Warning: If you haven’t played Call of Duty Black Ops II and you’re still taking this franchise seriously, you should probably come back later.
And there I was, at the end of the mission Achilles’ Veil in Call of Duty: Black Ops II, taking control of Farid (a spy ordered to serve as a mole inside the populist movement of Cordis Die) as Menendez (the game’s main villain) ordered me to show my loyalty to him and kill Harper (an American ally captured by Menendez).
The game gives me the option of either follow Menendez’ command, or to disobey and shoot Menendez who is standing right behind Harper. I decided to kill Harper. But not only had I done it because I knew I was being fooled (the whole mission reeks like a setup), but mostly because that moment doesn’t seem like the time to kill the game’s main villain. So I pulled the trigger, Harper died, and then a gun-blazing ally gunship came to the rescue, making me think “oh, no… If I waited just a second or two…”
But then I wasn’t really surprised when I learned that, if you try to kill Menendez, the attempt will end up in failure; Menendez will move your arm away before you can pull the trigger, and shoot you back; if this happens, the gunship takes its bloody time to make its appearance, even Menendez has enough time to monologue with you before putting an end to your misery.
From the developer’s perspective, that was a crucial choice I had to make that will have an impact on my game’s progress; for me “they’re just making stuff up as they go along”, I didn’t feel part of the story, I just felt dragged along to any of the two outcomes they already prepared. Now that moral choices in videogames have become a thing, I’m getting tired of developers adding unnecessary options in games just for the sake of doing so.
Of course it’s not the first time we’ve being placed in a situation like this, and the first that comes to mind is Splinter Cell: Double Agent. Normally, I’d warn you about the following spoiler, but the scene I’m going to talk about is right there, in its official trailer (but still, you can skip the next three paragraphs ahead if you want to).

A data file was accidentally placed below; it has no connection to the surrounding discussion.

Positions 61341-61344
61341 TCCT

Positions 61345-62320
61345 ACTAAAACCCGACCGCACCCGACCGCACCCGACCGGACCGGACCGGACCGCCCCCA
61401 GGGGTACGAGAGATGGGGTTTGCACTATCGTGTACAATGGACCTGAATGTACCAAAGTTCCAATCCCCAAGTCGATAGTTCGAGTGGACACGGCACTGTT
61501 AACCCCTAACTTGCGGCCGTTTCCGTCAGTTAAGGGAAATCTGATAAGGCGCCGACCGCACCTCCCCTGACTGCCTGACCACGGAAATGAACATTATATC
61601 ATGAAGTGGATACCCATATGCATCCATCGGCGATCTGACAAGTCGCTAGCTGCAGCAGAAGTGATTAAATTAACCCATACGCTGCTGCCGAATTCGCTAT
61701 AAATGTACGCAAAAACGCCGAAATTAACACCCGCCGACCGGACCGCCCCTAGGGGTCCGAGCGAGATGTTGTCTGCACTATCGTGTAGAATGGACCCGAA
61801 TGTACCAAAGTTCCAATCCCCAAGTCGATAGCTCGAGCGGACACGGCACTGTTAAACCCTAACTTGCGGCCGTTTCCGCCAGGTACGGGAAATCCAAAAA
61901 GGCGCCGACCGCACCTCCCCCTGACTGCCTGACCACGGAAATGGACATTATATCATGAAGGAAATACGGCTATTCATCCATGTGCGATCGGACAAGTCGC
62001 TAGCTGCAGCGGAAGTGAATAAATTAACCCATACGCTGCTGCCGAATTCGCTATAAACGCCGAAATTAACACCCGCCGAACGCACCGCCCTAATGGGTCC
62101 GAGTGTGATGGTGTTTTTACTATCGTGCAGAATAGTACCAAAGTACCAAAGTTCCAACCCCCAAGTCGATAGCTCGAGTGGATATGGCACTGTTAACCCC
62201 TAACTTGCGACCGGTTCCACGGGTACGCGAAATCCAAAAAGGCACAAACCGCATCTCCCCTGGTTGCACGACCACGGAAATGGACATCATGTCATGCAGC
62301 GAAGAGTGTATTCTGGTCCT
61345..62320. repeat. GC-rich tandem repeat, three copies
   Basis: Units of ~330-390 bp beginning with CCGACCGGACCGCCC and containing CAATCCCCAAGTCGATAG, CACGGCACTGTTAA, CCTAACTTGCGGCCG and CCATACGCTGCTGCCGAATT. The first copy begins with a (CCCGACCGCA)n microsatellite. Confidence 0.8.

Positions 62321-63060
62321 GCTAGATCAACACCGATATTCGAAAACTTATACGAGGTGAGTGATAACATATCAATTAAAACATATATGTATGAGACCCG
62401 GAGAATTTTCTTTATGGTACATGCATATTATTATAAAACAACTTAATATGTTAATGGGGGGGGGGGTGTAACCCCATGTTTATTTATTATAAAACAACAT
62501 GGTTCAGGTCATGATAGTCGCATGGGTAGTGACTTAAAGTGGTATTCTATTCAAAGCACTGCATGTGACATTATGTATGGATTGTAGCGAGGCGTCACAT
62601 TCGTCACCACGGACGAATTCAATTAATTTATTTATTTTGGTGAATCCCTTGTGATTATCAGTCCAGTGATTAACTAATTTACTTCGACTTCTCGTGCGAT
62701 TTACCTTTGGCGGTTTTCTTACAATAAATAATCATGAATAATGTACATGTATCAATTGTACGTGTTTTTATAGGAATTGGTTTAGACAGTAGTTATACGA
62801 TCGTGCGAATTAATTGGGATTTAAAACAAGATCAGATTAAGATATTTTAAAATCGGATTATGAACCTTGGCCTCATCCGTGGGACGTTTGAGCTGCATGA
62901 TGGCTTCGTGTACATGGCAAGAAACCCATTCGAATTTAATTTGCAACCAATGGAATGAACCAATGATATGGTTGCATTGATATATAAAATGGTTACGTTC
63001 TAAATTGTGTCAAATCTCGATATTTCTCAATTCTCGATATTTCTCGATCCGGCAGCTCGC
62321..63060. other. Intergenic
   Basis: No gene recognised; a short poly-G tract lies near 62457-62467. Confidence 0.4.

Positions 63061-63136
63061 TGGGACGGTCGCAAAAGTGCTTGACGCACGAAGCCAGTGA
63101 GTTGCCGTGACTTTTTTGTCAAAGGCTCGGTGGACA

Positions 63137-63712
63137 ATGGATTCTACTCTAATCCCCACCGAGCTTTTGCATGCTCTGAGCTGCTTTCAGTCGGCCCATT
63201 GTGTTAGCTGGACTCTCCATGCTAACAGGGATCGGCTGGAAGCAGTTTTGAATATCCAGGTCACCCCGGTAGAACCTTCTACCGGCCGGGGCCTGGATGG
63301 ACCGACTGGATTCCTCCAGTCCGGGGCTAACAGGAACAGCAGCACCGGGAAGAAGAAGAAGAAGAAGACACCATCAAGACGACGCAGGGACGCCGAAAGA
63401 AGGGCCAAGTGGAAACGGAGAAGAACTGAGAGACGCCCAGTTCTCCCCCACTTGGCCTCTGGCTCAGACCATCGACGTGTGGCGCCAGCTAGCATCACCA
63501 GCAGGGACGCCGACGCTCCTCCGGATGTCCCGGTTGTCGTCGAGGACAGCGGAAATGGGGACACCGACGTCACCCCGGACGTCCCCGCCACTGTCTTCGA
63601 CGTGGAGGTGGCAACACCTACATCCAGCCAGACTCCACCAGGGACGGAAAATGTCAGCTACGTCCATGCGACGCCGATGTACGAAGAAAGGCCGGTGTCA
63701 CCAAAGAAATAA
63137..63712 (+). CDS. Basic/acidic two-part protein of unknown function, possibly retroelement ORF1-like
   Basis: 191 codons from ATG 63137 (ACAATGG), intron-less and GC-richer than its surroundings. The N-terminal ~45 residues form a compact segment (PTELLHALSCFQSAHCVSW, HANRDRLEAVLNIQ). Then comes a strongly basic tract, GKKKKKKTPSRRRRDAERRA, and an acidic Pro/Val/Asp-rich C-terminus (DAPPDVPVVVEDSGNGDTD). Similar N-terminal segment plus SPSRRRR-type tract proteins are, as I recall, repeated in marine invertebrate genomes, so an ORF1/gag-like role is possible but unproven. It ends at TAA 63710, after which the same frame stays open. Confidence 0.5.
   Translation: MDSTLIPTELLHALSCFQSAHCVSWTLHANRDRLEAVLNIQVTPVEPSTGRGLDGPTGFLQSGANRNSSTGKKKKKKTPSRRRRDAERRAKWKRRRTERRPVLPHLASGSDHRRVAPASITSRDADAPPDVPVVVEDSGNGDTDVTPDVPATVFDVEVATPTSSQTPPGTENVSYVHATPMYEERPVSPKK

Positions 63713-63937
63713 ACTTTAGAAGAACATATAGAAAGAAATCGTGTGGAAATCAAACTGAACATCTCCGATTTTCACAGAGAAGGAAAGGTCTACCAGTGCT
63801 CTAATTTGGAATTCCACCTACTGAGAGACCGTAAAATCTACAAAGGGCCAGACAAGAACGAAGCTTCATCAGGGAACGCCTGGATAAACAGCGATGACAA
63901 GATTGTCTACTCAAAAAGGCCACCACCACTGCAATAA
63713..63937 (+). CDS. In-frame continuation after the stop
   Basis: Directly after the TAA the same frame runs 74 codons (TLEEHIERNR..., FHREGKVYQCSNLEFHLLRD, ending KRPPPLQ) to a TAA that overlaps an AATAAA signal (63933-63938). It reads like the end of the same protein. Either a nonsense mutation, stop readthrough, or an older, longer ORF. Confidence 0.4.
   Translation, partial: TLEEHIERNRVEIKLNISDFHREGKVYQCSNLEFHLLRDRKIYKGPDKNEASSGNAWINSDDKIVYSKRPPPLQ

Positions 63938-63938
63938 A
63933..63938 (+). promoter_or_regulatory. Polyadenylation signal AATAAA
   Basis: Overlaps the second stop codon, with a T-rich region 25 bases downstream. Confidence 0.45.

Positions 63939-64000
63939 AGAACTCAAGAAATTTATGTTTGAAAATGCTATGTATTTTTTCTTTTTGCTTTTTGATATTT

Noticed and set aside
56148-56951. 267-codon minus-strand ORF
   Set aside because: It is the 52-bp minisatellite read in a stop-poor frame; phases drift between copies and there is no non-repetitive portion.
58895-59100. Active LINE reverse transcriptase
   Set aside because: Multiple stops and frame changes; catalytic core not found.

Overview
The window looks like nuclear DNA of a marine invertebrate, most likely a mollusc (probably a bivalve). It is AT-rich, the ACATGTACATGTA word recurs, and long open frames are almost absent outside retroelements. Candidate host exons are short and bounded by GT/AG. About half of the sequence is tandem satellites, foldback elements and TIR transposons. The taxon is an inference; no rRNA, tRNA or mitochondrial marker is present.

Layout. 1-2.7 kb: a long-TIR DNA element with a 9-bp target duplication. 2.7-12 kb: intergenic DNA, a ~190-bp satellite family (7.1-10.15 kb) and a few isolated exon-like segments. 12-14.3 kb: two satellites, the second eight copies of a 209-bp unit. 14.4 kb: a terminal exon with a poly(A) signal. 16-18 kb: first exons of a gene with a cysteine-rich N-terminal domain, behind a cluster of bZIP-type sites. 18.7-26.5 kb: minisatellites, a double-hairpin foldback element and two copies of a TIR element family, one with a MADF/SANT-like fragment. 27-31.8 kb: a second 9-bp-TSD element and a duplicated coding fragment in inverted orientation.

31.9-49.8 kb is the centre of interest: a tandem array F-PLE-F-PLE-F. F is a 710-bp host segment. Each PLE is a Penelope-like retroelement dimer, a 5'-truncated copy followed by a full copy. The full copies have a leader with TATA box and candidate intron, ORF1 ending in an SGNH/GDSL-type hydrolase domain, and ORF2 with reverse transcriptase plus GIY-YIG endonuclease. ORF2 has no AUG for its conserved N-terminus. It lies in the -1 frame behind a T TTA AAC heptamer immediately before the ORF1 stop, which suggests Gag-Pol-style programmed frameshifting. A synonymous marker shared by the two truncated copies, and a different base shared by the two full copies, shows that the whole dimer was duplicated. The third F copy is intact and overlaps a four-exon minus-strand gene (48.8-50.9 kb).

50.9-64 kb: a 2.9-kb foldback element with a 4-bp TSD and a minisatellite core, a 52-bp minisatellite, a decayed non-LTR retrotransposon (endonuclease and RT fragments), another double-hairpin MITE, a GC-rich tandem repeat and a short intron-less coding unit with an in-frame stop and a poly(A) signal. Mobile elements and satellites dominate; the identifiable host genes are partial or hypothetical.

During the final mission of the game, you’re ordered to kill Irving Lambert (Director of Third Echelon, main character of the series and close friend to the game’s protagonist Sam Fisher), and you have the choice of to do so, or to kill Jamie Washington who is ordered to kill you if you don’t carry on with the command.
This was actually a really cool scenario, since the rest of game will play differently according to your choice: if you decide to kill Lambert, you won’t be blowing your cover and will have an easier time completing the rest of the mission; and if you decide to spare Lambert and shoot Washington instead, you can still carry on with your mission, but the task will be a lot harder since everyone will be gunning for you this time around.
The outcome of this decision doesn’t end right there, since saving Lambert is the only way you’ll get an extra final mission where you have to defuse a bomb being transported to New York’s bay area. All of this was great by the time, except that your choice doesn’t matter at all, since Ubisoft decided to keep the death of Lambert by the hand of Sam Fisher as canon for their next release of the series Splinter Cell: Conviction. So, what’s the point of all of this? Seriously, don’t give me a damn gun if you’re not going to follow through.